MiFEPRIStone: May increase the serum concentration of CYP3A4 Substrates (High risk with Inhibitors). Management: Minimize doses of CYP3A4 substrates, and monitor for increased concentrations/toxicity, during and 2 weeks following treatment with mifepristone. Avoid cyclosporine, dihydroergotamine, ergotamine, fentanyl, pimozide, quinidine, sirolimus, and tacrolimus. Consider therapy modification

Netupitant: May increase the serum concentration of CYP3A4 Substrates (High risk with Inhibitors). Monitor therapy

Nitric Oxide: May enhance the adverse/toxic effect of Methemoglobinemia Associated Agents. Combinations of these agents may increase the likelihood of significant methemoglobinemia. Monitor therapy

Palbociclib: May increase the serum concentration of CYP3A4 Substrates (High risk with Inhibitors). Monitor therapy

Prilocaine: Methemoglobinemia Associated Agents may enhance the adverse/toxic effect of Prilocaine. Combinations of these agents may increase the likelihood of significant methemoglobinemia. Management: Monitor patients for signs of methemoglobinemia (e.g., hypoxia, cyanosis) when prilocaine is used in combination with other agents associated with development of methemoglobinemia. Avoid lidocaine/prilocaine in infants receiving such agents. Monitor therapy

Simeprevir: May increase the serum concentration of CYP3A4 Substrates (High risk with Inhibitors). Monitor therapy

Sodium Nitrite: Methemoglobinemia Associated Agents may enhance the adverse/toxic effect of Sodium Nitrite. Combinations of these agents may increase the likelihood of significant methemoglobinemia. Monitor therapy

Stiripentol: May increase the serum concentration of CYP3A4 Substrates (High risk with Inhibitors). Management: Use of stiripentol with CYP3A4 substrates that are considered to have a narrow therapeutic index should be avoided due to the increased risk for adverse effects and toxicity. Any CYP3A4 substrate used with stiripentol requires closer monitoring. Consider therapy modification

Test Interactions

See individual agents.

Adverse Reactions

Also see individual agents. No adverse reactions listed in the manufacturer's labeling.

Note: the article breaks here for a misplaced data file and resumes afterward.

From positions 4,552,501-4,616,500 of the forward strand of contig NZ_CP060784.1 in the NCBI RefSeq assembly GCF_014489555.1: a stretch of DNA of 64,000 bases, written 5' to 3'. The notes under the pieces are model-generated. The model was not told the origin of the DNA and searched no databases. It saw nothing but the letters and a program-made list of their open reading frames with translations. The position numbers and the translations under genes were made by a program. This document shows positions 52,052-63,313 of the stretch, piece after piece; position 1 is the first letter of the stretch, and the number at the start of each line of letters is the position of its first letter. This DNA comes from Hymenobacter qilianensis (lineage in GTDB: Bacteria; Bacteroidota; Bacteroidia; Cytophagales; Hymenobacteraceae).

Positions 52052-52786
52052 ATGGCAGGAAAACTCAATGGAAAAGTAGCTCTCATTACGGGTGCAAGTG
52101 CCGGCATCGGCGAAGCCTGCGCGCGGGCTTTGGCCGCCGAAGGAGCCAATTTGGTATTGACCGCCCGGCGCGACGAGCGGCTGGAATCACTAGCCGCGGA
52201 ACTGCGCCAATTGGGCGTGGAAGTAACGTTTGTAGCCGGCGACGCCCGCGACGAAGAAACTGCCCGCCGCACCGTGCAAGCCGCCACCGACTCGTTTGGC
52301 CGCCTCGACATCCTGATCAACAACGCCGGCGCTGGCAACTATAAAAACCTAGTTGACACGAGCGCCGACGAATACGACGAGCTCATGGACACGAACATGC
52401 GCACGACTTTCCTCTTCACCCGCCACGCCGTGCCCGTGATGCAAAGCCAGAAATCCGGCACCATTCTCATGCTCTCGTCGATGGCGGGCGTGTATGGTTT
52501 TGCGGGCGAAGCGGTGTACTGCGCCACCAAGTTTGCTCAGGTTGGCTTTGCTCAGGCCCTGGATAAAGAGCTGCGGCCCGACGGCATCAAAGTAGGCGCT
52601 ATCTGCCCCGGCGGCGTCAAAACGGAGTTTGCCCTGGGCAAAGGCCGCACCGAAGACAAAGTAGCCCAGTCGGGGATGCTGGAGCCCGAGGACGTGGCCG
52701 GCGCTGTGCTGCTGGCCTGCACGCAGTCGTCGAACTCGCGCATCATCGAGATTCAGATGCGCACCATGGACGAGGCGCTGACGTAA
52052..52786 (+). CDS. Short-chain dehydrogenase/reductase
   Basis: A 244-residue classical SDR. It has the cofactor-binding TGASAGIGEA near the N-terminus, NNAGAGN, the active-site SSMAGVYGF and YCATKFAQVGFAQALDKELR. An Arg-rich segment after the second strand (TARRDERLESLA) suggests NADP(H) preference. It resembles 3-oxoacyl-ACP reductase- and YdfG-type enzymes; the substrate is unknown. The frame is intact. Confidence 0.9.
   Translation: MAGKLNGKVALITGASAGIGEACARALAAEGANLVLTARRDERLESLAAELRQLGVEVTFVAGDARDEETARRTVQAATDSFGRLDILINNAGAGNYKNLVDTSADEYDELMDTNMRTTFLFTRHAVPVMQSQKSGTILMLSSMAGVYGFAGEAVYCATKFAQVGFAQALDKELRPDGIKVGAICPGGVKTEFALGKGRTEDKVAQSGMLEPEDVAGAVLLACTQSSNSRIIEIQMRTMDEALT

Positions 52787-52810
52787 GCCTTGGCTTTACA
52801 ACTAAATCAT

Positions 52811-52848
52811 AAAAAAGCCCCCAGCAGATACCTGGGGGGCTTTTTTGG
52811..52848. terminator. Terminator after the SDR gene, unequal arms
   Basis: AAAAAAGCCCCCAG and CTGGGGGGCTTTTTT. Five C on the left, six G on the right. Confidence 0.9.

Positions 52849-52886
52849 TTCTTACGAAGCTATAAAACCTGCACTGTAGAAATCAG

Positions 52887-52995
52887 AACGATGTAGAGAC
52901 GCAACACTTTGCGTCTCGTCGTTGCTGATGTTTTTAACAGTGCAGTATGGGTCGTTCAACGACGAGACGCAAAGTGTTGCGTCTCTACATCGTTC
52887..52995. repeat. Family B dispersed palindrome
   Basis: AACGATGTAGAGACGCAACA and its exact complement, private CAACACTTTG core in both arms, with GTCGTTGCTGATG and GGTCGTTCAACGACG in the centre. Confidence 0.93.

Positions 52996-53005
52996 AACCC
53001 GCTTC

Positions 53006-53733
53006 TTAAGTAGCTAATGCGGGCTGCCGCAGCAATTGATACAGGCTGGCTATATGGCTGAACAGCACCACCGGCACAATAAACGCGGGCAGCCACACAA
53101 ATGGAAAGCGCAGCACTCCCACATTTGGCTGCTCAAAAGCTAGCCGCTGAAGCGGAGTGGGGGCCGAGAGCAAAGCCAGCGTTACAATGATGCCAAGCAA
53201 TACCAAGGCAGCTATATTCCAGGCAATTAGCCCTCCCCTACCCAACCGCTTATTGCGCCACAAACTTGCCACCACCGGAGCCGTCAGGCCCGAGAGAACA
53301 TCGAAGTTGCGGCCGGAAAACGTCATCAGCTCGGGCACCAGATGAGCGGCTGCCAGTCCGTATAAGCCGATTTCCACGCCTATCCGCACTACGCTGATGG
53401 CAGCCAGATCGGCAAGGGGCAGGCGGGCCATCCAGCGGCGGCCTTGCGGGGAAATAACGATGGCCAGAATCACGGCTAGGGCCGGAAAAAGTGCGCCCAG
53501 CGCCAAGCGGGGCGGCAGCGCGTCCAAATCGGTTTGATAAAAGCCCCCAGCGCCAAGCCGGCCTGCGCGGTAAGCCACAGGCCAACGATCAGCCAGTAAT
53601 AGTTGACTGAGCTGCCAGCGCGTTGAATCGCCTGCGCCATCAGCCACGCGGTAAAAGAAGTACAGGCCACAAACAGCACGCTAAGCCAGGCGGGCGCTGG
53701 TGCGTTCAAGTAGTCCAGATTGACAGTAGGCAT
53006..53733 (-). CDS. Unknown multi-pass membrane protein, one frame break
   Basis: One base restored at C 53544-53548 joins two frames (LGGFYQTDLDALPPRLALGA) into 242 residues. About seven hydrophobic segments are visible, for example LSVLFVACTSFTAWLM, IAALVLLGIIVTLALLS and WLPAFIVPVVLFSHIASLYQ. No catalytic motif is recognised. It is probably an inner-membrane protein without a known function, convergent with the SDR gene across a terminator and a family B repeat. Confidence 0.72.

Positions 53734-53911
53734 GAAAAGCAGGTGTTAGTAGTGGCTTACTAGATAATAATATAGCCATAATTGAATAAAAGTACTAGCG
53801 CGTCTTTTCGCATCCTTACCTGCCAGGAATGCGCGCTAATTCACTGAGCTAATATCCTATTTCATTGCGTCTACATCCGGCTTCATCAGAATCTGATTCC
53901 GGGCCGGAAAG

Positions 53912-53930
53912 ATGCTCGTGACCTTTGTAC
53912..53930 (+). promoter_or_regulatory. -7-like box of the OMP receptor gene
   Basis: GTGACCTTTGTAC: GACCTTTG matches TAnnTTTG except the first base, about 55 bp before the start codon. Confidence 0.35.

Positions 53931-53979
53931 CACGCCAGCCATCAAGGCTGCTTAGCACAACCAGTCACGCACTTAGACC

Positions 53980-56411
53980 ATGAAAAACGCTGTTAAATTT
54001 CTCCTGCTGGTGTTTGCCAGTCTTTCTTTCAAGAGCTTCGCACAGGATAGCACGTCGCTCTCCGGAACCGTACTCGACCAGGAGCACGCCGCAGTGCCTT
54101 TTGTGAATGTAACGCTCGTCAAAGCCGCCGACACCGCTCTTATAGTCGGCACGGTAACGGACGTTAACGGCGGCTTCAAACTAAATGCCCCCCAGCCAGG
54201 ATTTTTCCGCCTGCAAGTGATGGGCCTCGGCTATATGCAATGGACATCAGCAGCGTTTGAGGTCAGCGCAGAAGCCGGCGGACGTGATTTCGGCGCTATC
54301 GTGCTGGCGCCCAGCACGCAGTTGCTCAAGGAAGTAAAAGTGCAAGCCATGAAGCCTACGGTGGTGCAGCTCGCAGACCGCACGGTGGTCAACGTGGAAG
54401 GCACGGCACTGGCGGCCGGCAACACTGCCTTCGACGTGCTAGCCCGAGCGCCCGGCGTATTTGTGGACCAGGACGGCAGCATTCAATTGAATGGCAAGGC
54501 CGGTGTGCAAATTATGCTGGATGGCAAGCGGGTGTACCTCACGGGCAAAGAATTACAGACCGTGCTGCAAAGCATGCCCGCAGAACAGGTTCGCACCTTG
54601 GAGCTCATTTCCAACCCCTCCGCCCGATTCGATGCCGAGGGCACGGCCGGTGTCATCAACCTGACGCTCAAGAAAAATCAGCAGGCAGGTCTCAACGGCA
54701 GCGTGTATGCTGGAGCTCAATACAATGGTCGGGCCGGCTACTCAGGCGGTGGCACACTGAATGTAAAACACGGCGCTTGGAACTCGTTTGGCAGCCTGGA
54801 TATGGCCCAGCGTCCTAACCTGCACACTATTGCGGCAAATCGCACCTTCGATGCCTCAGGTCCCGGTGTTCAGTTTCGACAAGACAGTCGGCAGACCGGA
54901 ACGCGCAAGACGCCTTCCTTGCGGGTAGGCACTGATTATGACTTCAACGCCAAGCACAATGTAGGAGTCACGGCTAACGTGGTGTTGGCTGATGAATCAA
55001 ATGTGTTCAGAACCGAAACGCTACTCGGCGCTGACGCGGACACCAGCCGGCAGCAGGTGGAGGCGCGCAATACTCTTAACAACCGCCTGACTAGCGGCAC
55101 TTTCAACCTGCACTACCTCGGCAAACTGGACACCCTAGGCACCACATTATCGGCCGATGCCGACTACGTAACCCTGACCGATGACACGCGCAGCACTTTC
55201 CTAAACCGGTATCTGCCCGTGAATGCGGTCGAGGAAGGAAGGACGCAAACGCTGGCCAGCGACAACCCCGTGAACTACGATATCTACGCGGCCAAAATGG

Warnings/Precautions

Concerns related to adverse effects:

• Methemoglobinemia: Has been reported with local anesthetics; clinically significant methemoglobinemia requires immediate treatment along with discontinuation of the anesthetic and other oxidizing agents. Onset may be immediate or delayed (hours) after anesthetic exposure. Patients with G6PD deficiency, congenital or idiopathic methemoglobinemia, cardiac or pulmonary compromise, exposure to oxidizing agents or their metabolites, or infants <6 months of age are more susceptible and should be closely monitored for signs and symptoms of methemoglobinemia (eg, cyanosis, headache, rapid pulse, shortness of breath, lightheadedness, fatigue).

Other warnings/precautions:

• Self-medication (OTC use): When used for self-medication, discontinue use and notify health care provider if rectal bleeding occurs; an allergic reaction develops; or if condition worsens, does not improve within 7 days, the symptoms being treated does not subside, or if redness, irritation, swelling, pain, or other symptoms develop or increase..

Pregnancy Considerations

Refer to individual monographs.

Patient Education

What is this drug used for?

• It is used to treat signs of hemorrhoids or rectal irritation.

WARNING/CAUTION: Even though it may be rare, some people may have very bad and sometimes deadly side effects when taking a drug. Tell your doctor or get medical help right away if you have any of the following signs or symptoms that may be related to a very bad side effect:

• Rectal bleeding

• Rectal pain

• Redness

• Swelling

• Application site irritation

• Signs of an allergic reaction, like rash; hives; itching; red, swollen, blistered, or peeling skin with or without fever; wheezing; tightness in the chest or throat; trouble breathing, swallowing, or talking; unusual hoarseness; or swelling of the mouth, face, lips, tongue, or throat.

Note: This is not a comprehensive list of all side effects. Talk to your doctor if you have questions.

Consumer Information Use and Disclaimer: This information should not be used to decide whether or not to take this medicine or any other medicine. Only the healthcare provider has the knowledge and training to decide which medicines are right for a specific patient. This information does not endorse any medicine as safe, effective, or approved for treating any patient or health condition. This is only a limited summary of general information about the medicine's uses from the patient education leaflet and is not intended to be comprehensive. This limited summary does NOT include all information available about the possible uses, directions, warnings, precautions, interactions, adverse effects, or risks that may apply to this medicine. This information is not intended to provide medical advice, diagnosis or treatment and does not replace information you receive from the healthcare provider. For a more detailed summary of information about the risks and benefits of using this medicine, please speak with your healthcare provider and review the entire patient education leaflet.

Further information

Always consult your healthcare provider to ensure the information displayed on this page applies to your personal circumstances.